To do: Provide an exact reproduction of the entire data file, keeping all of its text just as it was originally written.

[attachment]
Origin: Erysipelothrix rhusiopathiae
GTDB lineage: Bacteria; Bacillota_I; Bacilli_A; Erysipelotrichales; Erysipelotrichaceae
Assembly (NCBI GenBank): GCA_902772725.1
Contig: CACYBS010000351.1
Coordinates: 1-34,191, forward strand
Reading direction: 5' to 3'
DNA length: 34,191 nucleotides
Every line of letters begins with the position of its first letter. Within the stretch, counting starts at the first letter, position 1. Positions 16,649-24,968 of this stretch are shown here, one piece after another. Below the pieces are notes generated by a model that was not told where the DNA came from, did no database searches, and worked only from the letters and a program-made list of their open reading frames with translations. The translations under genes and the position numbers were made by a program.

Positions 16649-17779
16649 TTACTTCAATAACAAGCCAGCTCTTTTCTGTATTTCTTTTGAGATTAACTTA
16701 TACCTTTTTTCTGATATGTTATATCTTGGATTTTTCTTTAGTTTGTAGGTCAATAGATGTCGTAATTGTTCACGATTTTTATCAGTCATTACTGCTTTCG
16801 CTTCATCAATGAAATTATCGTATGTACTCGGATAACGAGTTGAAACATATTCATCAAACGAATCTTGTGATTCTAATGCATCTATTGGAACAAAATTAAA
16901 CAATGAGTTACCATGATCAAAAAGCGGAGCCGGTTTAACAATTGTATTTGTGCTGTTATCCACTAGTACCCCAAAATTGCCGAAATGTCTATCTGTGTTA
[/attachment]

Origin: Erysipelothrix rhusiopathiae
GTDB lineage: Bacteria; Bacillota_I; Bacilli_A; Erysipelotrichales; Erysipelotrichaceae
Assembly (NCBI GenBank): GCA_902772725.1
Contig: CACYBS010000351.1
Coordinates: 1-34,191, forward strand
Reading direction: 5' to 3'
DNA length: 34,191 nucleotides
Every line of letters begins with the position of its first letter. Within the stretch, counting starts at the first letter, position 1. Positions 16,649-24,968 of this stretch are shown here, one piece after another. Below the pieces are notes generated by a model that was not told where the DNA came from, did no database searches, and worked only from the letters and a program-made list of their open reading frames with translations. The translations under genes and the position numbers were made by a program.

Positions 16649-17779
16649 TTACTTCAATAACAAGCCAGCTCTTTTCTGTATTTCTTTTGAGATTAACTTA
16701 TACCTTTTTTCTGATATGTTATATCTTGGATTTTTCTTTAGTTTGTAGGTCAATAGATGTCGTAATTGTTCACGATTTTTATCAGTCATTACTGCTTTCG
16801 CTTCATCAATGAAATTATCGTATGTACTCGGATAACGAGTTGAAACATATTCATCAAACGAATCTTGTGATTCTAATGCATCTATTGGAACAAAATTAAA
16901 CAATGAGTTACCATGATCAAAAAGCGGAGCCGGTTTAACAATTGTATTTGTGCTGTTATCCACTAGTACCCCAAAATTGCCGAAATGTCTATCTGTGTTA